Using the formal 'you' while interpreting
Thread poster: Sara Senft

Sara Senft  Identity Verified
United States
Local time: 23:44
Spanish to English
+ ...
Nov 14, 2008

When I interpret, I use the formal case of 'you.' I'm better off using this case, right?

Personally, I don't like using 'tu' (you, informal in Spanish) when interpreting. That seems too much like devaluing or disrespect.


 

Heidi C  Identity Verified
Local time: 23:44
English to Spanish
+ ...
Usted Nov 14, 2008

You should always use "usted", unless asked to use "tú".

And usually, they will address you in the formal, as "usted", so it would be awful to use the informal form while you are being adressed formally...

You are in a formal situation and should use formal address...


 

thescarid
Local time: 05:44
French to English
+ ...
But be sure of the audience Nov 14, 2008

When you are translating you should also be aware of the relationships of the persons you are translating for. It is true you are in a professional situation, but it is worth considering the position of those for whom you are interpreting. Cheers

 

Wil Hardman  Identity Verified
United Kingdom
Local time: 04:44
Spanish to English
+ ...
I was taught to use usted. Nov 14, 2008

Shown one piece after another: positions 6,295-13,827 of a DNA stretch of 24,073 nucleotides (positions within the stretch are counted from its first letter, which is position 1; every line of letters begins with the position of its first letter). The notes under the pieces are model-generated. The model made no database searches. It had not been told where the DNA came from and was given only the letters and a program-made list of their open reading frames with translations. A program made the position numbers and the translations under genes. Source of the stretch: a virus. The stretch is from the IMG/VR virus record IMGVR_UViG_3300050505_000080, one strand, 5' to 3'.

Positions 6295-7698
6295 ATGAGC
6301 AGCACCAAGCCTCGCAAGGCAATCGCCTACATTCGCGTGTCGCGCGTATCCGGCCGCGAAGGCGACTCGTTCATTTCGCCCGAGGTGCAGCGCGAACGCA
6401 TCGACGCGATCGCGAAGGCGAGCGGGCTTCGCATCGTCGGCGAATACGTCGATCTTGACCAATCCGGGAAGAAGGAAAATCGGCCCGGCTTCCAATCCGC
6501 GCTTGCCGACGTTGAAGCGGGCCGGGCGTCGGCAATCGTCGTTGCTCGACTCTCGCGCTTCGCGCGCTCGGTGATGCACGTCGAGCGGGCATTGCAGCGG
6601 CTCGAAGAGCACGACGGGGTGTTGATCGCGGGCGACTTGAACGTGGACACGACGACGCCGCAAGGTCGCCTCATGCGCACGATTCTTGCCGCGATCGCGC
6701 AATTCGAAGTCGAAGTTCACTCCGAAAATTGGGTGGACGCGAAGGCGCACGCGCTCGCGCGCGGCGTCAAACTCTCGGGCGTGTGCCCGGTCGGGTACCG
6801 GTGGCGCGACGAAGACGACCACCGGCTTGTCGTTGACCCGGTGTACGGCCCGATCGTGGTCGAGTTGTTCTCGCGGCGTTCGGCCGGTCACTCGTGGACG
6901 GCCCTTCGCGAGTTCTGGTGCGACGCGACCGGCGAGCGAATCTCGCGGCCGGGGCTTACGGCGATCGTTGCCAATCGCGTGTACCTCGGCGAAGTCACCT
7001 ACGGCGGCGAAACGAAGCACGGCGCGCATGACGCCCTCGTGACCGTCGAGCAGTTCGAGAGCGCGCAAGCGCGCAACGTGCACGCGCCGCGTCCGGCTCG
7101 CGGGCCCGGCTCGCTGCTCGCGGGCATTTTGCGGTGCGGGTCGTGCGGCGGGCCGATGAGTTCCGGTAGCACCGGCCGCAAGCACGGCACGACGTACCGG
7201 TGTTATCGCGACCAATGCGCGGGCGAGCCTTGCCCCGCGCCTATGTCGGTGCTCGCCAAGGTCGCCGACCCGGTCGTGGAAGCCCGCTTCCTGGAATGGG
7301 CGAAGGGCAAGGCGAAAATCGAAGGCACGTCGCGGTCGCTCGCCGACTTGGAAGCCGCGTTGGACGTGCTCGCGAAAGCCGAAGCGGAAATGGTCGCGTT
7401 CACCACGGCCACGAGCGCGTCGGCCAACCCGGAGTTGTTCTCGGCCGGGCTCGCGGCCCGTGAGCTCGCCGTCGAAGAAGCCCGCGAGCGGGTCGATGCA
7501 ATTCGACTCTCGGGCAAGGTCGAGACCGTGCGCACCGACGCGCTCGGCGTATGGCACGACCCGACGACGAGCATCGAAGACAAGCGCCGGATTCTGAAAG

When I did a business interpreting course during my diploma they always taught me to use the formal- but when learning to speak Spanish beforehand I had always used the informal. This caused me a lot of problems - I was always switching back to informal without realising it. I worked on this and when it came to exam I was going really well until, right at the end, I slipped up and used 'tu'! They marked me down really severly for it giving me just 50% (the lowest pass grade), which I thought was unfair because IMO the ability to communicate is the most important thing. However, my teachers attached a lot of importance to it.

 

Sara Senft  Identity Verified
United States
Local time: 23:44
Spanish to English
+ ...
TOPIC STARTER
I thought so Nov 14, 2008

That's what I thought. Thank you for the confirmation.


Heidi C wrote:

You should always use "usted", unless asked to use "tú".

And usually, they will address you in the formal, as "usted", so it would be awful to use the informal form while you are being adressed formally...

You are in a formal situation and should use formal address...


 

Javier Wasserzug  Identity Verified
United States
Local time: 20:44
English to Spanish
+ ...
many situations Nov 14, 2008

Just to add a little colour to the topic:

In Argentina, some people could get offended if you use “USTED”.

Mostly with women, they could consider you are treating them as old since in Argentina, “usted” is only used in extremely formal cases (a judge, the president) or, with older people.


 

xxxwonita
China
Local time: 23:44
Usted puede Nov 14, 2008

siempre "say you to me".icon_smile.gif

 


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Using the formal 'you' while interpreting

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